Re-imagining democracy in the Mediterranean 1750-1860
Re-imagining democracy in the Mediterranean was an international research project funded by the Leverhulme Trust from 2012-2015 and directed by Joanna Innes (Oxford) with Mark Philp (Warwick), Maurizio Isabella (Queen Mary) and Eduardo Posada Carbo (Oxford) as the Advisory Board. It was the second phase of the Re-imagining Democracy Project started by Innes and Philp in 2005 whose first results were published in June 2013 in Joanna Innes and Mark Philp, eds., Re-imagining Democracy in the Age of Revolutions: America, France, Britain and Ireland.
The second phase of the project resulted in a collection, edited by Innes and Philp, Reimagining Democracy in the Mediterranean 1780-1860 (Oxford, 2018)
The Mediterranea project had a number of Partner Institutions:
- Institut d’Histoire Modern et Contemporaine, École Normale Supérieure, Paris, France
- Political Science Department, University of Pisa, Italy
- Casa de Velazquez, Madrid, Spain
- Centro de Estudos de História Contemporânea Portuguesa, Lisbon
- Institute for Neohellenic Research, Athens, Greece
- Blinken European Institute, Columbia University, New York, USA
This project sets out to examine the ways in which the language of democracy, and cognate terms and correlated concepts and practices, developed in the countries of the Mediterranean between the middle of the eighteenth and the middle of the nineteenth centuries.
As can be seen from these ngrams, the patterns of use of the central term differ dramatically French, Spanish and Italian – providing a striking illustration of the extent to which, for all the eventual apparent convergence, the language was something that developed locally, differently, and in response to distinct events and pressures within these countries. And it is precisely this variety, and these distinctive trajectories and their associated practices and institutional developments that we are concerned to map.
The history of democracy is often written as the history of the diffusion of an idea, from epicentres in America, France and Britain. And it’s true that things that happened in these three countries shaped thought and practice elsewhere. The French revolution gave ‘democracy’ modern resonance – when previously it had been seen as a form of government fit only for primitive societies, such as ancient Greece and republican Rome. Yet French democracy fell, reinforcing the old notion that democracies were by nature unstable, because they unleashed destructive energies. During the 1830s, Alexis de Tocqueville invoked the idea that ‘equalization of condition’ was an unstoppable democratising force in modern society and offered America as a case study as to how it might be governed in a way that sustained liberty. British statesmen and opinion-formers were not immediately convinced; they retained reservations about democracy well into the twentieth century. Yet the British model of representative government helped to persuade nervous governing elites elsewhere that it was possible to give the people some voice and yet hold them in check.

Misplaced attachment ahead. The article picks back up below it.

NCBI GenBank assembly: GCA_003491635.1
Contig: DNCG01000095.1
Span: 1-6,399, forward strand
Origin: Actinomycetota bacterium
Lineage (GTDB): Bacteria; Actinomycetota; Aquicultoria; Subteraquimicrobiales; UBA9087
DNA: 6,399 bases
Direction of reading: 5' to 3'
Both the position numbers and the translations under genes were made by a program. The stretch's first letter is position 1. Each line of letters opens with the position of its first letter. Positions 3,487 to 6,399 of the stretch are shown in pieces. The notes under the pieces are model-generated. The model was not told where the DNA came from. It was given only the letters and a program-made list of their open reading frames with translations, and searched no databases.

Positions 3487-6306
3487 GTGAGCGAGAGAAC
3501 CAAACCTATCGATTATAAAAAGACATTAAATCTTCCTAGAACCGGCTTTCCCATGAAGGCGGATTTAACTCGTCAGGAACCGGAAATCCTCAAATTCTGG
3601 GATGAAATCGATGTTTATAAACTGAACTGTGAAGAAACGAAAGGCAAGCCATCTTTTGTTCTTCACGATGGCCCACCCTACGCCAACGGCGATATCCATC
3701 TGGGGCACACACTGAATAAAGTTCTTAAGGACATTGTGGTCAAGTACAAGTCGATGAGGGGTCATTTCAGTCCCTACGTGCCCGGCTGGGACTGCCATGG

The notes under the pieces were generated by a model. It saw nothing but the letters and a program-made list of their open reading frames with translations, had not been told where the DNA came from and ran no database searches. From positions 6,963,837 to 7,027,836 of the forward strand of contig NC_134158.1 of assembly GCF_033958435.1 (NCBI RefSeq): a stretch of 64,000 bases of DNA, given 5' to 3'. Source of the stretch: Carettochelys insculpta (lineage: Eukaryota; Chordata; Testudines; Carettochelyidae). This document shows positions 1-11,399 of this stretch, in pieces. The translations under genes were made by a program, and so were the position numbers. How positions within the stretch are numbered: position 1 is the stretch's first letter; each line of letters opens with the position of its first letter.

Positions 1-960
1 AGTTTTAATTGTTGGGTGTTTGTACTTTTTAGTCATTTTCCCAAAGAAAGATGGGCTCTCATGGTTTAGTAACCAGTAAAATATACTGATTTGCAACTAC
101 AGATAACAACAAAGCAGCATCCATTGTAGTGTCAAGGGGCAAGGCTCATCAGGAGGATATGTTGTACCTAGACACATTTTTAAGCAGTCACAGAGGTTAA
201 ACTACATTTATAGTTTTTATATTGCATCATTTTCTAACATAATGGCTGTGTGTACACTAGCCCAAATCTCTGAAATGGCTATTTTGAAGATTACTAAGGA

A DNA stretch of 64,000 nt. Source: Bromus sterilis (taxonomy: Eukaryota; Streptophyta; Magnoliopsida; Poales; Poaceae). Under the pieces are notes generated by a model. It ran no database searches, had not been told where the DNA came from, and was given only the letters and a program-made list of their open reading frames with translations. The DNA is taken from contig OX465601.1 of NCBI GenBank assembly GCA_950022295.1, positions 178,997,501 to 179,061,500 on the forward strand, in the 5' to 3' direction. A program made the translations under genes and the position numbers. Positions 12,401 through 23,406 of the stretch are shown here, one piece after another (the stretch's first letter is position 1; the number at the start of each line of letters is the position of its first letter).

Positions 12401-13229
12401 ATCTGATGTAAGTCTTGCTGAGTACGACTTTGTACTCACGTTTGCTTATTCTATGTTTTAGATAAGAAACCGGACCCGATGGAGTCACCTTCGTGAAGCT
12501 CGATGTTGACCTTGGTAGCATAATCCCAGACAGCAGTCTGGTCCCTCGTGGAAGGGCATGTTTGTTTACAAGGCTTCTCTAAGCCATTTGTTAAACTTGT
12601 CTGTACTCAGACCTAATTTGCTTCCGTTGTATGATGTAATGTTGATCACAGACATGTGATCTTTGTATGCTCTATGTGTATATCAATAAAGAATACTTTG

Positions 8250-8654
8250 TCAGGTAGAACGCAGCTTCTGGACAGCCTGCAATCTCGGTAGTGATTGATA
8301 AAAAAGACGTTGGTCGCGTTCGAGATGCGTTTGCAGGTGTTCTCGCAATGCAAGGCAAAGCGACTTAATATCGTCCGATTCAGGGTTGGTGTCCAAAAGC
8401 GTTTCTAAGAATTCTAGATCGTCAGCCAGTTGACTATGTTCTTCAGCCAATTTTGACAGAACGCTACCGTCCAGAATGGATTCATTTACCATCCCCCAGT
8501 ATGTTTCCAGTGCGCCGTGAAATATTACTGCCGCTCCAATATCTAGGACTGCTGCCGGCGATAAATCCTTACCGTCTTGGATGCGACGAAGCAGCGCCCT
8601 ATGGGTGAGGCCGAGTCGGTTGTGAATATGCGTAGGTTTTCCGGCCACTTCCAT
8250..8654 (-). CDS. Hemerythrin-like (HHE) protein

These three countries all provided important reference points in a much wider debate about how governments could more effectively relate to peoples. The French revolutionary and Napoleonic era set the scene for that debate by demolishing or at least destabilising old regimes, and stimulating various forms of popular mobilisation. Indeed, in the short term, ‘democracy’ was if anything more enthusiastically celebrated in the Dutch, Swiss and Italian sister republics than in France itself. In the early nineteenth century, Spain came to the fore. The constitution that Spaniards resisting Napoleon agreed at Cadiz inspired fresh interest in the project of vesting sovereignty in ‘the nation’, and extending the vote to vast numbers of men. Celebrated by them as ‘liberal’ this constitution would just ten years later be constructed as democratic and and provided a model both for Spain’s American provinces (some of which later shrugged it off as insufficient for their purposes) and for revolutionaries in 1820-1 who challenged the political order in Portugal, Naples and Turin. In the 1830 exiles fleeing Poland’s failed revolution also became fierce champions of democracy. Along with German and Italian exiles, they popularised the cause through international radical networks. In the revolutions of 1848 ‘democracy’ became firmly yoked to the demand for ‘universal [male] suffrage’ and briefly became a talking point throughout Europe.